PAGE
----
The metabolism of a promising antineoplastic agent, trans-2,6-difluoro-4′-(N,N-dimethylamino)stilbene (DFS), was studied in mouse, rat, and human liver microsomes using liquid chromatography-tandem mass spectrometry (LC-MS/MS) with the multiple reaction monitoring-information-dependent acquisition-enhanced product ion scan (MRM-IDA-EPI) method. Ten putative metabolites were identified and the structures of four metabolites were confirmed using authentic standards. Since trans-2,6-difluoro-4′-(N-methylamino)stilbene (DMDFS, M1) was present in all species as metabolite and displayed in vitro growth inhibition superior to DFS, its pharmacokinetic profiles were examined in Sprague–Dawley rats using DFS as a comparator. A reliable LC-MS/MS multiple reaction monitoring (MRM) method was subsequently developed and validated for the simultaneous quantification of both DFS and DMDFS in rat plasma for this purpose. Upon intravenous administration (4 mg/kg), DFS had a moderate clearance (Cl = 62.7 ± 23.2 mL/min/kg), terminal elimination half-life (t1/2 λZ = 299 ± 73 min), and mean transit time (MTT = 123 ± 14 min) with demethylation metabolism accounting for about 10 % of its total clearance. DMDFS possessed an intravenous pharmacokinetic profile similar to DFS. During oral dosing (10 mg/kg) where both DFS and DMDFS were absorbed rapidly, the oral bioavailability of DFS was approximately 2-fold greater than that of DMDFS (DFS: F = 42.1 ± 12.8 %; DMDFS: F = 18.7 ± 3.9 %). Interestingly, the DMDFS exposure after oral dosing of DFS (10 mg/kg) was comparable to that after oral administration of DMDFS (10 mg/kg) alone. As DFS displayed potent anticancer activities and excellent pharmacokinetic profiles, it appears to be a favorable candidate for further pharmaceutical development.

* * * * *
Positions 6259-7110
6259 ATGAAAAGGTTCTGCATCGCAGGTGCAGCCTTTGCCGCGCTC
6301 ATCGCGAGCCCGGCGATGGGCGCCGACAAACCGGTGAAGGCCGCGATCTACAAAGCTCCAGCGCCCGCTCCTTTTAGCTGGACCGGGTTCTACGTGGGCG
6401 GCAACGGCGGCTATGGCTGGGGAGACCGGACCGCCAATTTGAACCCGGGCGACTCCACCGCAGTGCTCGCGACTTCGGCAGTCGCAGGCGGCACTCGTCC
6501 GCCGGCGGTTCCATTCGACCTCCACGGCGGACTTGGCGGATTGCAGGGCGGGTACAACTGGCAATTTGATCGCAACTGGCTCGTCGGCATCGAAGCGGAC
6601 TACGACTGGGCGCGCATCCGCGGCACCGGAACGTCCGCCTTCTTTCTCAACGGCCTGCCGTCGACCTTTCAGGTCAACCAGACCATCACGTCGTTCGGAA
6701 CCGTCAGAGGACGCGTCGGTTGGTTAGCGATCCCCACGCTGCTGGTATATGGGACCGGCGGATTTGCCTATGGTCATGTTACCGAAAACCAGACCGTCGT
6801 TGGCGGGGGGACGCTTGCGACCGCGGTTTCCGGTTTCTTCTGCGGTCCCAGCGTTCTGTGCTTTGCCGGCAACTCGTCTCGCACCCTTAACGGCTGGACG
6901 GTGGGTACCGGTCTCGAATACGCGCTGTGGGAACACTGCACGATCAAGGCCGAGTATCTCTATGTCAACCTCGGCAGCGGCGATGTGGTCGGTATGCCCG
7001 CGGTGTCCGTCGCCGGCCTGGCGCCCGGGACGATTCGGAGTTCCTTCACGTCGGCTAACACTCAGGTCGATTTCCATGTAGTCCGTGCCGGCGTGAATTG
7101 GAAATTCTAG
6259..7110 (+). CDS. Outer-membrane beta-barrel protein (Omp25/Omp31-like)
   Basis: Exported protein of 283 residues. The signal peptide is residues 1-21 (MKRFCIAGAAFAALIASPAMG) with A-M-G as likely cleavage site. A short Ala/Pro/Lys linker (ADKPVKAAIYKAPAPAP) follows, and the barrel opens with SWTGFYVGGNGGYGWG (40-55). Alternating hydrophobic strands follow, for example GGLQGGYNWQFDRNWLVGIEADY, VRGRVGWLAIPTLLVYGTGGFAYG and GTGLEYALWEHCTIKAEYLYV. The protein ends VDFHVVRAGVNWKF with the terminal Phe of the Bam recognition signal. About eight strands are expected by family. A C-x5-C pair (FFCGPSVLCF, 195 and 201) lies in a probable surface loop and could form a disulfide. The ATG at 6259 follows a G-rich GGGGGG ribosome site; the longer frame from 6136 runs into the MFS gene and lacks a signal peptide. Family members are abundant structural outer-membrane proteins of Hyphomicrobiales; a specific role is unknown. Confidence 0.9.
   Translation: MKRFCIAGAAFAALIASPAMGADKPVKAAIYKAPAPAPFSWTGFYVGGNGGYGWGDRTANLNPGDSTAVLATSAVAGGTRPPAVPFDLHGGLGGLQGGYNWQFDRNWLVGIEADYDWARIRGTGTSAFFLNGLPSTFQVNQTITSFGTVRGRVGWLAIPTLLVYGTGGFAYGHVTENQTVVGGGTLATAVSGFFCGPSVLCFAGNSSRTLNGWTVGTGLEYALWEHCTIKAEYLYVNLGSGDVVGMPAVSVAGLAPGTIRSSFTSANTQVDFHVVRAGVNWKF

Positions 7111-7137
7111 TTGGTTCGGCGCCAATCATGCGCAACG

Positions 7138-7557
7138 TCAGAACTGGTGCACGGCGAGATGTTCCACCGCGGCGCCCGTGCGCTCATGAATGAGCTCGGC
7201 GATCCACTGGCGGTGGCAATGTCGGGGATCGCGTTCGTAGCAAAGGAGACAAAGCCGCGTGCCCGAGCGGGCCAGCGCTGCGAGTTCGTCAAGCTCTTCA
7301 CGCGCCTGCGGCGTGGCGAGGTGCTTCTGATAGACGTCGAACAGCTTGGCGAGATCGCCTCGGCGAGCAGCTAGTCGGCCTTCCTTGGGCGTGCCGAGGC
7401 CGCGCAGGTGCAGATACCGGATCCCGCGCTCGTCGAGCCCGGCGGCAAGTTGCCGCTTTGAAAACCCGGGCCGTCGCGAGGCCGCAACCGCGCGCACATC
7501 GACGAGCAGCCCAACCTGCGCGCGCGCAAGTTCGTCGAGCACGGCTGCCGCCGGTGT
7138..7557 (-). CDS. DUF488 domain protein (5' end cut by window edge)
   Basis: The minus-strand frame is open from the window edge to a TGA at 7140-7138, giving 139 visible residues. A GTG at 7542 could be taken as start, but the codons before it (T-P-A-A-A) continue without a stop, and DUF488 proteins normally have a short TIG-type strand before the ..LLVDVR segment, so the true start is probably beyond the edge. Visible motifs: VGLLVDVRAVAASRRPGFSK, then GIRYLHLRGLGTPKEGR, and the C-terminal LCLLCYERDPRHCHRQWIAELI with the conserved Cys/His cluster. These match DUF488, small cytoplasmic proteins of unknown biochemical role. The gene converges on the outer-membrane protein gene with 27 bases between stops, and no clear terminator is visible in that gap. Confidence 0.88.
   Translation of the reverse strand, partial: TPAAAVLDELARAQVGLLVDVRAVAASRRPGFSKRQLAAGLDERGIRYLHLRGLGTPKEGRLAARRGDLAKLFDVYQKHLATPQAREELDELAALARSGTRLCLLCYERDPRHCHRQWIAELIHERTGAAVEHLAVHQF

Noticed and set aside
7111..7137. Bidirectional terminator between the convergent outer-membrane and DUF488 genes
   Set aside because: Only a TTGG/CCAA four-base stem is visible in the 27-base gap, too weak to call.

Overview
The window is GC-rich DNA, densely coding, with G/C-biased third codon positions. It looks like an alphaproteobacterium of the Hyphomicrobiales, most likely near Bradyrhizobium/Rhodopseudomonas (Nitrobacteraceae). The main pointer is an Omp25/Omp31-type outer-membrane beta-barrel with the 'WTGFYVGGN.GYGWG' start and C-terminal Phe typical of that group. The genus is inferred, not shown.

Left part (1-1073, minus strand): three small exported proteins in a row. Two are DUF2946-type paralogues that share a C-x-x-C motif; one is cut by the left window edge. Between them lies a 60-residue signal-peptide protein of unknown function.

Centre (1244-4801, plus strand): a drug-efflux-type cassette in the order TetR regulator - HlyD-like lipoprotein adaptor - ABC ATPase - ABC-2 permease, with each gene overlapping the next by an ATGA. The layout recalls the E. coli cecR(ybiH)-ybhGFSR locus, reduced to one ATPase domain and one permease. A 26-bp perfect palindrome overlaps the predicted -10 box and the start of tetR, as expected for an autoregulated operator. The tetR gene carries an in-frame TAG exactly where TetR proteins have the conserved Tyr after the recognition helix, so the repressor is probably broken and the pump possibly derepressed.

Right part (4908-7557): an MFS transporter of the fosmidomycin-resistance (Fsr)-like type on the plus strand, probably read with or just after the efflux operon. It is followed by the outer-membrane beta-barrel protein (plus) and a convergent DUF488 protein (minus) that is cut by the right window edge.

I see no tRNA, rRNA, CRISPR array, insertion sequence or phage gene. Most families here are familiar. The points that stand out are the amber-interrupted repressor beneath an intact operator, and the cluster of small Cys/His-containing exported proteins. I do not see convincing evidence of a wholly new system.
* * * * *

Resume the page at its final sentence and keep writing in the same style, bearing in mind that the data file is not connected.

|Journal||Analytical and Bioanalytical Chemistry|
|State||Accepted/In press - Jul 31 2015|
Bibliographical noteFunding Information:
HSL was supported by a start-up grant from the National University of Singapore (R-148-000-174-133). SCMY is a recipient of the President’s Graduate Fellowship of the National University of Singapore. CL and DSW were supported by R21 CA139359 and CA172379 from the NIH. DSW was supported by the Office of the Dean of the College of Medicine and by NIH Grant Number P20 RR020171 from the National Institute of General Medical Sciences to L. Hersh, PI. Its contents are solely the responsibility of the authors and do not necessarily represent the official views of the NIH or the NIGMS.
© 2015 Springer-Verlag Berlin Heidelberg
- Liquid chromatography-tandem mass spectrometry
- Metabolite identification
ASJC Scopus subject areas
- Analytical Chemistry